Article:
Shot Over Day
January 09 saw the first Leiborschy Shot Over Day in North Norfolk hosted by David & Jane Barker of Tarndair and by kind permission of William Topham
In North Norfolk, on Tuesday 20th January, a group of enthusiastic and cheerful Leibsters (for some of whom the day involved an eight hour round trip) met in the lovely "farmhouse" kitchen of 'keeper David and his wife, Jane, of Tarndair for a "shoot over" training day. In a week of very mixed weather, with everything from sub zero temperatures, gales and heavy rain, we were blessed with a chilly but calm and largely sunny day - well organised - like everything else!
There was a vast degree of difference between the dogs in terms of age and ability, from seven month olds who had not yet begun any gundog training, to an "Open standard" Gundog Working Test dog, to a dog with two full season's picking up on a variety of shoots under it's belt. It would have been a head scratching exercise to sit down with pen and paper and try to plan a day which would be beneficial to such a wide range of age, experience and ability - but due to Diane's organisation and David's experience, knowledge of the breed (he and Jane are HWV owners and breeders - Tarndair) and thoughtful, patient input, and his generously accommodating attitude, the day ran smoothly and naturally.
After leaving the house, several lessons were immediately learnt, about being quiet and observant, about wind direction and about bird recognition and flight, since on the walk up the lane to the first field which was going to be hunted, a large covey of partridge were put up. The first field was stubble and was quartered by the two more experienced dogs running together, one ranging much further than the other, there was a good point with one dog backing the other. There was a demonstration of what to do when a dog is not steady! Following the first of several short question and answer sessions, the group moved on to a low lying, marshy area with a stream running through it and dense, reedy cover, which was worked by the same two dogs and a third. There were several points and birds flushed here, while the young dogs were watching, on the lead, learning to mark and sit to flush. Following that there was a short retrieving session for the young dogs, combined, at the same time, with an introduction to gunshot, which was sympathetically carried out at some distance and downwind. The next area, a copse, was hunted by the three older dogs, with the young ones following at some distance behind, and birds were shot and retrieved.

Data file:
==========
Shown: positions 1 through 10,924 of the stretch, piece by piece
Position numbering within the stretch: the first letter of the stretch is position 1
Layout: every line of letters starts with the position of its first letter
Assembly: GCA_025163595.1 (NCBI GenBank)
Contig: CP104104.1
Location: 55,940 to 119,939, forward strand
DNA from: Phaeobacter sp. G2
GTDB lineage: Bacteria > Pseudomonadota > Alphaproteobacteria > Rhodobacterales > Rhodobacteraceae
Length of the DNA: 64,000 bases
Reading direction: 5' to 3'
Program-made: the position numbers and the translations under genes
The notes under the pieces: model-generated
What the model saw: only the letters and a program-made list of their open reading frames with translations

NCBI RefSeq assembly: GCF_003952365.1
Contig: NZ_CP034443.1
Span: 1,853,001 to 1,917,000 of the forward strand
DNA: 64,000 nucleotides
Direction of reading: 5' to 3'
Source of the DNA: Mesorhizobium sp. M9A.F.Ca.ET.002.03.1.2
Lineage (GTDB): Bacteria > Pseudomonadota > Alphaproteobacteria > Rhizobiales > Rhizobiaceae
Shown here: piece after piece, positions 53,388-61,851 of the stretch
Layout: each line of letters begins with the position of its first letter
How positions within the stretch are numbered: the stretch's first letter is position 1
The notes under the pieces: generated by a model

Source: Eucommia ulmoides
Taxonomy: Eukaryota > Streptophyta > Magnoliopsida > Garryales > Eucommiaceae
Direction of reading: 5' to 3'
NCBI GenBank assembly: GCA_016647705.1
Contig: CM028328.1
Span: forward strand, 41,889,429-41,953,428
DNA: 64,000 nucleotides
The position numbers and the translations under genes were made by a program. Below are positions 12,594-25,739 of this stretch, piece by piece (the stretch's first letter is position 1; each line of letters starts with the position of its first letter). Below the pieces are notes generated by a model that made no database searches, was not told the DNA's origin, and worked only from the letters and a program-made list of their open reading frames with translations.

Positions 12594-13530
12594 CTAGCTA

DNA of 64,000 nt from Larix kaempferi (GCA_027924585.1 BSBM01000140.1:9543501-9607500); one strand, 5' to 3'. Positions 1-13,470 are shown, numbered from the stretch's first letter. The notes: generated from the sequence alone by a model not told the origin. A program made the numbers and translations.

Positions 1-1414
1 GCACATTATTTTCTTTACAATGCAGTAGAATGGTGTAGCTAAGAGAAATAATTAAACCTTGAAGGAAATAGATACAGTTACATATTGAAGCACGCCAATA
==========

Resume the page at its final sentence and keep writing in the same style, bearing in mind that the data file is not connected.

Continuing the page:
We were thoroughly spoilt by a good lunch back at the house. The afternoon started with a chat about the use of the wind and an introduction to quartering for the younger dogs. Following that each dog retrieved a dummy with wings on it and some even retrieved a cold pheasant. During the day we saw pheasant, partridge, woodcock, snipe, hare and duck.
The day ended, in the setting sun, with a splendid demonstration of steadiness, and control by Diane, who was running her own Lajka with another dog the other side of her (on a diagonal cheek wind, with the gun behind), and who had both dogs rock steady to a bumped hare and then continuing hunting on command.
Huge thanks are due to Diane for organising the day and David and Jane Barker of Tarndair for all that they put into running it and looking after us.